Welcome to the 2018 midyear update on recent developments in state and local tax affecting the aviation industry. In this article, we will focus on some noteworthy sales and use tax law changes, cases, rulings and secondary legal guidance, as well as review a newly filed New Jersey corporate income tax case involving transfer pricing adjustments to the payments under an intercompany aircraft lease.


Arkansas exemption for parts applies to sale of aircraft for dismantling.

On Jan. 8, 2018, the Arkansas Department of Finance and Administration, or DFA, ruled that the sale of an aircraft that was delivered in Arkansas to be dismantled and parted out was exempt from sales and use tax under the state’s statutory exemption for commercial jet aircraft parts. This ruling follows a prior ruling[1] reaching the same conclusion.

The transaction involved a nonresident leasing company, which sold a commercial aircraft to a nonresident domestic airline. The aircraft was delivered to a maintenance facility in Arkansas where title was transferred from seller to buyer. Once title transferred, the buyer entered into an agreement with the maintenance facility to dismantle the aircraft for its useable parts. The aircraft engines were immediately shipped out of Arkansas. The other useable aircraft parts were either stripped from the aircraft and then shipped to the buyer outside of Arkansas, left at the maintenance facility for refurbishment or repair, or stored at the maintenance facility until the aircraft parts were needed by the buyer.

The DFA concluded that the airline buyer was not acquiring an aircraft per se, but only the desired aircraft parts and components for subsequent incorporation into other commercial jet aircraft. The DFA analogized purchasing the aircraft to purchasing a container of assorted parts for refurbishment and incorporation into a qualifying aircraft, which transaction it viewed as clearly falling within the state’s aircraft parts exemption. Despite the fact that portions of the aircraft were not useable and would be sold for scrap metal, the DFA concluded that the non-useable parts had de minimis value and were also not the true object of the transaction.[2]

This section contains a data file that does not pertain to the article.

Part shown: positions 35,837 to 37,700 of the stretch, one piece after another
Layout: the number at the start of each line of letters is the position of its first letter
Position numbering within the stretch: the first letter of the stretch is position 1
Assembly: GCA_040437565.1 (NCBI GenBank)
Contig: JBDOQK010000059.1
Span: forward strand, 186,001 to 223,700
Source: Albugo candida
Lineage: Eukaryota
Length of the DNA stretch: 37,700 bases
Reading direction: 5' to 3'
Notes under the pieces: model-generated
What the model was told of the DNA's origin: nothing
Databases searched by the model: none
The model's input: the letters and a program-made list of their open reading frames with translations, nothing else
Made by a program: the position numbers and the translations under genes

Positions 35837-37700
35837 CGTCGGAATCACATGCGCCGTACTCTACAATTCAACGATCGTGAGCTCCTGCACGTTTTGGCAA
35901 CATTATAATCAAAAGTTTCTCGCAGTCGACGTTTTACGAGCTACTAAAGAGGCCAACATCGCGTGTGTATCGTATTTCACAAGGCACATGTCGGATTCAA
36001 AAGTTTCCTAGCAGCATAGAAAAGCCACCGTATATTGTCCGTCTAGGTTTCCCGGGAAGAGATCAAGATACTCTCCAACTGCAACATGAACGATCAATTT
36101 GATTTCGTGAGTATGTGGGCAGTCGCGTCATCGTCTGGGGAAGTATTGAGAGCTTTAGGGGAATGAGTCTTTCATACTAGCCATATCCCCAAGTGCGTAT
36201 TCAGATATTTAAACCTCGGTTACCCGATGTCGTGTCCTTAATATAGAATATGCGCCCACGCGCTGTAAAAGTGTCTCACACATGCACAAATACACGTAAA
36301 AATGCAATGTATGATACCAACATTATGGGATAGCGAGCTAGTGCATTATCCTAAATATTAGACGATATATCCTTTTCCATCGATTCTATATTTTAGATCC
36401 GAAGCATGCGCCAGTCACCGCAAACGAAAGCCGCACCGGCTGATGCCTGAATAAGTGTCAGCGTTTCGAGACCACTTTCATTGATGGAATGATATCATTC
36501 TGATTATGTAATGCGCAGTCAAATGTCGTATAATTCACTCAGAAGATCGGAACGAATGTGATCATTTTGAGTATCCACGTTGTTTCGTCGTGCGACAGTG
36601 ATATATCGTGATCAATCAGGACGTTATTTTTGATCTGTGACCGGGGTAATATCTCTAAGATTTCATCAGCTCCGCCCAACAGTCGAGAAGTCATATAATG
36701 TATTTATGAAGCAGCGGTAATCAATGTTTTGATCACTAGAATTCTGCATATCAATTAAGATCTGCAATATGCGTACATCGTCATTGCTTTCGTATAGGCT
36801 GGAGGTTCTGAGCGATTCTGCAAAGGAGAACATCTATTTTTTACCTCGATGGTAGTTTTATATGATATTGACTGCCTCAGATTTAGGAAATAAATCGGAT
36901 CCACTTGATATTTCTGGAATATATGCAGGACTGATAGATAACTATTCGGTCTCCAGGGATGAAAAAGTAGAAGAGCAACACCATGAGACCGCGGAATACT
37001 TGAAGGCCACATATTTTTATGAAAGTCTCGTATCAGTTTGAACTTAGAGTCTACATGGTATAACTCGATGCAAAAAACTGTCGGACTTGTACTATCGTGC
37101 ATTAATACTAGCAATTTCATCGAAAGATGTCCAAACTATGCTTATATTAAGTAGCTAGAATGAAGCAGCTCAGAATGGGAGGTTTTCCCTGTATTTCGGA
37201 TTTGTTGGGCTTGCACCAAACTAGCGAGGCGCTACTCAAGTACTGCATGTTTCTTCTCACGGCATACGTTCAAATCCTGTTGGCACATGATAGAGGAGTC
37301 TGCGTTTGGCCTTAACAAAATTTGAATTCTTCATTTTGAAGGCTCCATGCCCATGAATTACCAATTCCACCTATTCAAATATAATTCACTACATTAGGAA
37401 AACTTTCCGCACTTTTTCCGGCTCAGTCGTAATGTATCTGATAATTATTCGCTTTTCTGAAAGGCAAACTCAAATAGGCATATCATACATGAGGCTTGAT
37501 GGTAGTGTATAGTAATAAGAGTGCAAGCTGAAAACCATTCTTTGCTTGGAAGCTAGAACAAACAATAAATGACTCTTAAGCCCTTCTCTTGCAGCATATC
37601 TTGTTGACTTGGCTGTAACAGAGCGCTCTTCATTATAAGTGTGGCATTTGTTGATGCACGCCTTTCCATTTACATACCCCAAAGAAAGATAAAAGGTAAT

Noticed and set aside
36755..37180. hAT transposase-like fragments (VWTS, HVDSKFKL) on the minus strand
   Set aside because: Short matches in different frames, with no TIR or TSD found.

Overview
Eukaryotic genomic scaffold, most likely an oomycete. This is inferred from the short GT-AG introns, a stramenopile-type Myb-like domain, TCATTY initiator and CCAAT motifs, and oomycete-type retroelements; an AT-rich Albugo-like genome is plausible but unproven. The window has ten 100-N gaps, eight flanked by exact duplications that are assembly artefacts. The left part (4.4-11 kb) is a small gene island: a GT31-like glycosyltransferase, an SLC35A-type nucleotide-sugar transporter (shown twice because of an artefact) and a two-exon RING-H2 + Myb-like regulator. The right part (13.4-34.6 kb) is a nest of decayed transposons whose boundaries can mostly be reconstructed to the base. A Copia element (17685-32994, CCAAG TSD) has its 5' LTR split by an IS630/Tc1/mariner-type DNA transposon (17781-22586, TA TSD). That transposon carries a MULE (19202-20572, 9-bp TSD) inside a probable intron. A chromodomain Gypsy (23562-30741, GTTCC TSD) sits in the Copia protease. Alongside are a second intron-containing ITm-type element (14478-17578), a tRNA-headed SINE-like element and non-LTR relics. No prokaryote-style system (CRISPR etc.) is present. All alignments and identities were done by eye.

Arkansas' fly-away rule is available for corporations based in foreign countries. The seller and buyer sought a ruling from the DFA concerning whether a foreign buyer was “a resident of another state” for purposes of the state’s fly-away exemption. The DFA ruled that the foreign corporate purchaser qualified for the fly-away exemption because the buyer was organized under the laws of a country comprised of sovereign units and these sovereign units fell within the dictionary definition of “state” (that is, a component unit of a sovereign nation in a federal system that is more or less independent and sovereign over its own internal affairs).[3]